Airbus has received an order for 255 new aircraft from U.S. private equity firm Indigo Partners in the first significant deal for the company since the outbreak of the coronavirus pandemic.
Indigo, founded and run by investor Bill Franke, owns stakes in airlines including Frontier in the U.S., Hungary’s Wizz Air, Mexico’s Volaris, and Jetsmart in China and Argentina.
Speaking to CNBC at the Dubai Air Show, Airbus CEO Guillaume Faury said the deal for the A321 aircraft was a “very positive signal that we [are starting] to be on the front foot again.”
The value of the deal for the single-aisle passenger jets has not been revealed, but is believed to be worth billions of dollars.
“It’s an order that takes us into the second half of the decade — that’s very important for Airbus to have visibility on the long term, to plan production as we move from Covid-19 that was [a] constrain on demand, to a world … that is going to constrained by supply,” Faury told CNBC’s Dan Murphy.
The Dubai Air Show comes at a difficult time for aerospace companies after international air travel was decimated by the coronavirus pandemic. Countries around the world closed their borders to international travelers in response to the Covid-19 outbreak, with some — such as the U.S. — only just starting to open back up.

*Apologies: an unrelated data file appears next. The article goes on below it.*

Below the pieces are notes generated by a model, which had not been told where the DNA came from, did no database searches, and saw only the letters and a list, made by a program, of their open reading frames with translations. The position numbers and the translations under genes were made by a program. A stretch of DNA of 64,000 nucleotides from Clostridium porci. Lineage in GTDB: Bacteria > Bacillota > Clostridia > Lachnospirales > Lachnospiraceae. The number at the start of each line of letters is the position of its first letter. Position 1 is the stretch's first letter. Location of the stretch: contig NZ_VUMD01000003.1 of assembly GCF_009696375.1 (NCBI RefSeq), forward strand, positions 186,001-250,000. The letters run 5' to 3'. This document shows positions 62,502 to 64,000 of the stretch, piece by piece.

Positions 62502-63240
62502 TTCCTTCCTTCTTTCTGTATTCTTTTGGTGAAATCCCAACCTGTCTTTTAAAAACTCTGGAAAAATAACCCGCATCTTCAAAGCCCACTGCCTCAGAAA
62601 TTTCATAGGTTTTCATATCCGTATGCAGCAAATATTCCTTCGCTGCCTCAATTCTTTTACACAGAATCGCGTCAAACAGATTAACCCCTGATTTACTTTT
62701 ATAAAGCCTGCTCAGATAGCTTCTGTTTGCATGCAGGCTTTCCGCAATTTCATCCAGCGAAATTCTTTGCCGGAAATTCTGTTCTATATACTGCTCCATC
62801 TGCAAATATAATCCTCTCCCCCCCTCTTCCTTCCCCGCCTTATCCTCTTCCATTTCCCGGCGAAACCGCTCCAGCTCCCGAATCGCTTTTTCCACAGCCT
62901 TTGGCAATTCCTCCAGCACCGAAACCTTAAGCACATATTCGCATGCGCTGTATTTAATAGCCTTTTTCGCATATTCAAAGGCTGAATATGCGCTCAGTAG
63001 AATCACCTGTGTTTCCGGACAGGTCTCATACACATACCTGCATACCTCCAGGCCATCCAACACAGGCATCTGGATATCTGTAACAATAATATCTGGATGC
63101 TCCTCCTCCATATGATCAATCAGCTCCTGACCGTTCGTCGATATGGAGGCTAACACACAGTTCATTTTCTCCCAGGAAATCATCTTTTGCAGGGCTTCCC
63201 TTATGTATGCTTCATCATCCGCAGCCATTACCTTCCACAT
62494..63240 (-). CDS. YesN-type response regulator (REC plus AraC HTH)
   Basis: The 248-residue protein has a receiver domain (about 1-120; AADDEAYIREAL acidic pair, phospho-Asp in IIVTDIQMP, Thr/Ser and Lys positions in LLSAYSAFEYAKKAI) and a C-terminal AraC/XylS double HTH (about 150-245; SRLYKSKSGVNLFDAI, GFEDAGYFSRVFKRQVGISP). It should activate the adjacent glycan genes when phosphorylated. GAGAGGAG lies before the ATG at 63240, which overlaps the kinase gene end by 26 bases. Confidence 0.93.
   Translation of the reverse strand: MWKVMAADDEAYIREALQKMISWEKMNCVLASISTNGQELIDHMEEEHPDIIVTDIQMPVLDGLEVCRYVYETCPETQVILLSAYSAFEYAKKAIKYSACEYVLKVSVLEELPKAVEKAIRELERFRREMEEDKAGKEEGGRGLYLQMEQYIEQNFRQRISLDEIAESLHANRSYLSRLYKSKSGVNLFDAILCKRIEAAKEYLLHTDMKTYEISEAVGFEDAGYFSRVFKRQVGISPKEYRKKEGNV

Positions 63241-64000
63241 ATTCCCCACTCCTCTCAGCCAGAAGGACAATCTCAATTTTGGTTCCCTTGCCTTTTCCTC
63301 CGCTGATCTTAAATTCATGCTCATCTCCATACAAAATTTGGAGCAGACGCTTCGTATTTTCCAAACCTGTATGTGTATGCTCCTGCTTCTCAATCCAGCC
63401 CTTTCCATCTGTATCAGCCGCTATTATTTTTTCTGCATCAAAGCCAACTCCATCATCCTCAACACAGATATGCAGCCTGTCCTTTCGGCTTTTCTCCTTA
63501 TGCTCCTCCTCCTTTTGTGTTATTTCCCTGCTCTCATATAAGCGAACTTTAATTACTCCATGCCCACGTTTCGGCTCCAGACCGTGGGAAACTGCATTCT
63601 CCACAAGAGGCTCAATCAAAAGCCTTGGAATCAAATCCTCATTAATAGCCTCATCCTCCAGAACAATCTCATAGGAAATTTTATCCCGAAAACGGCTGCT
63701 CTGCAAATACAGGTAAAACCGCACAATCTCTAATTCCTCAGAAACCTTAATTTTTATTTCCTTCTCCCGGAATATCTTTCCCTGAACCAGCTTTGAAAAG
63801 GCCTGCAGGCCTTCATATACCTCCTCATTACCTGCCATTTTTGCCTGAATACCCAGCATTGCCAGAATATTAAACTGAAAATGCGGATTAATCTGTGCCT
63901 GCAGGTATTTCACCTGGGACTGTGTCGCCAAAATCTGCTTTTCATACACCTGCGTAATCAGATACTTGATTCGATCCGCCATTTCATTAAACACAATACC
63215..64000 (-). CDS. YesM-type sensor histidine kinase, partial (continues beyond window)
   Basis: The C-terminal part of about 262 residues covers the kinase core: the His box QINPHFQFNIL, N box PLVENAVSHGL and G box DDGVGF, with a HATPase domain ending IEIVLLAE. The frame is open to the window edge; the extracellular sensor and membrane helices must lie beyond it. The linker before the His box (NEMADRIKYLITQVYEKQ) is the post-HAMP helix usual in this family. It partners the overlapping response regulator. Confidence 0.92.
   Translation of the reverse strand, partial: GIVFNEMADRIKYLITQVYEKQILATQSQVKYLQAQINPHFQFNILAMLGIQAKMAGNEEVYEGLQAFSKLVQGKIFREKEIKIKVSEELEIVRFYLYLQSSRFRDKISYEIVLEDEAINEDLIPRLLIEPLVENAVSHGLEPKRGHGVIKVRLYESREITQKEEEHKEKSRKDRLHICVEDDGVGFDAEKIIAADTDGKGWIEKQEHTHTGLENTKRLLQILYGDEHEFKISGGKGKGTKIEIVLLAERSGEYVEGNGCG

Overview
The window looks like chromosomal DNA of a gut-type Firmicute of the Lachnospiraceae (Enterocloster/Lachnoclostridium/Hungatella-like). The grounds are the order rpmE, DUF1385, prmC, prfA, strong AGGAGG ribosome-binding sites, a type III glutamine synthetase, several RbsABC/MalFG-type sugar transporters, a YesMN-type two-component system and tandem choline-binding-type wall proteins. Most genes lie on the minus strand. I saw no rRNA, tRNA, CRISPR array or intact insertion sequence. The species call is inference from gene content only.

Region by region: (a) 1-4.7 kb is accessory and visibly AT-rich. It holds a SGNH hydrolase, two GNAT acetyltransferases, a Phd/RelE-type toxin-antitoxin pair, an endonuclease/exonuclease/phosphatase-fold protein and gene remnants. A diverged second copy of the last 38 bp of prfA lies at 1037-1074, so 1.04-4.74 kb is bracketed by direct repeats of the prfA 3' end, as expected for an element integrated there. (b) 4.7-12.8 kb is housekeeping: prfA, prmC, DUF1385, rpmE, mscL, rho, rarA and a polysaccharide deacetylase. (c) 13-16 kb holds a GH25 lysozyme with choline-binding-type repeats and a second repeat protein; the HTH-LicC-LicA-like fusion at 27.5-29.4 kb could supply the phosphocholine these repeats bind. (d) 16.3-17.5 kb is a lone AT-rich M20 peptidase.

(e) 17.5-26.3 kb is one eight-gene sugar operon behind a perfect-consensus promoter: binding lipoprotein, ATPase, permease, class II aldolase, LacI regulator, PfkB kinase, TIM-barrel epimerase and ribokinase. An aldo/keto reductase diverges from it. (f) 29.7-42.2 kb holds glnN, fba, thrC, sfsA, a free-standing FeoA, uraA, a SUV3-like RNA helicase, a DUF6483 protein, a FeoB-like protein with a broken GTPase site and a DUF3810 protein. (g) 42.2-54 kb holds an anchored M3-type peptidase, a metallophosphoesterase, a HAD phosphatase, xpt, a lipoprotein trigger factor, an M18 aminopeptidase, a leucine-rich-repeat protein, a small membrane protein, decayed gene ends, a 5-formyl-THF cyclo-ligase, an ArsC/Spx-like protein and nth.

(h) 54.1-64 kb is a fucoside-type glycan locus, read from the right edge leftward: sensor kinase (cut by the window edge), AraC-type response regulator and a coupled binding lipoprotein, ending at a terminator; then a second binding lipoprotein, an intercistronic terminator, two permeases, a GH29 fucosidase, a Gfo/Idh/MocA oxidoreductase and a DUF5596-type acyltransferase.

The industry was hit with a collapse in order numbers, but an expected recovery in air travel is seen boosting demand in the near future. Boeing said in September that it expects demand for new airplanes to swell in the next two decades.
As such, industry watchers will be awaiting any additional aircraft orders at the air show from both Airbus and Boeing.
“Covid has changed a lot of things, but climate change is also having a big impact on how the airlines are ordering moving forward,” Faury said.
There is plenty of focus on the sustainability of air travel at this year’s event as it comes hot on the heels of the high-profile COP26 climate summit. On Saturday, nearly 200 countries agreed on a deal to try to prevent the worst consequences of the climate crisis, following two weeks of talks in Glasgow, Scotland – but not everyone’s convinced it was a success.
Faury, however, insisted that COP26 was not a failure. “It was a very important step – it’s a milestone,” he said.
Airbus wants to “lead the decarbonization of aviation,” Faury told CNBC.
“At Airbus we strongly believe in hydrogen. That’s the best way to not put carbon in the air … It requires a lot of engineering, a lot of work — that’s what we’re doing now.”
In September, Airbus released details of three hydrogen-fueled concept planes which it hopes will enter service by the year 2035. The designs differ in size and style, but all are designed to be zero emission, using hydrogen as their primary source of power. Airbus is showcasing a “mockup” of the concept ZEROe aircraft at this year’s event.
“It’s not a reality today,” Faury said, but added that the 2035 target was a “credible scenario.”
— CNBC’s Anmar Frangoul contributed to this report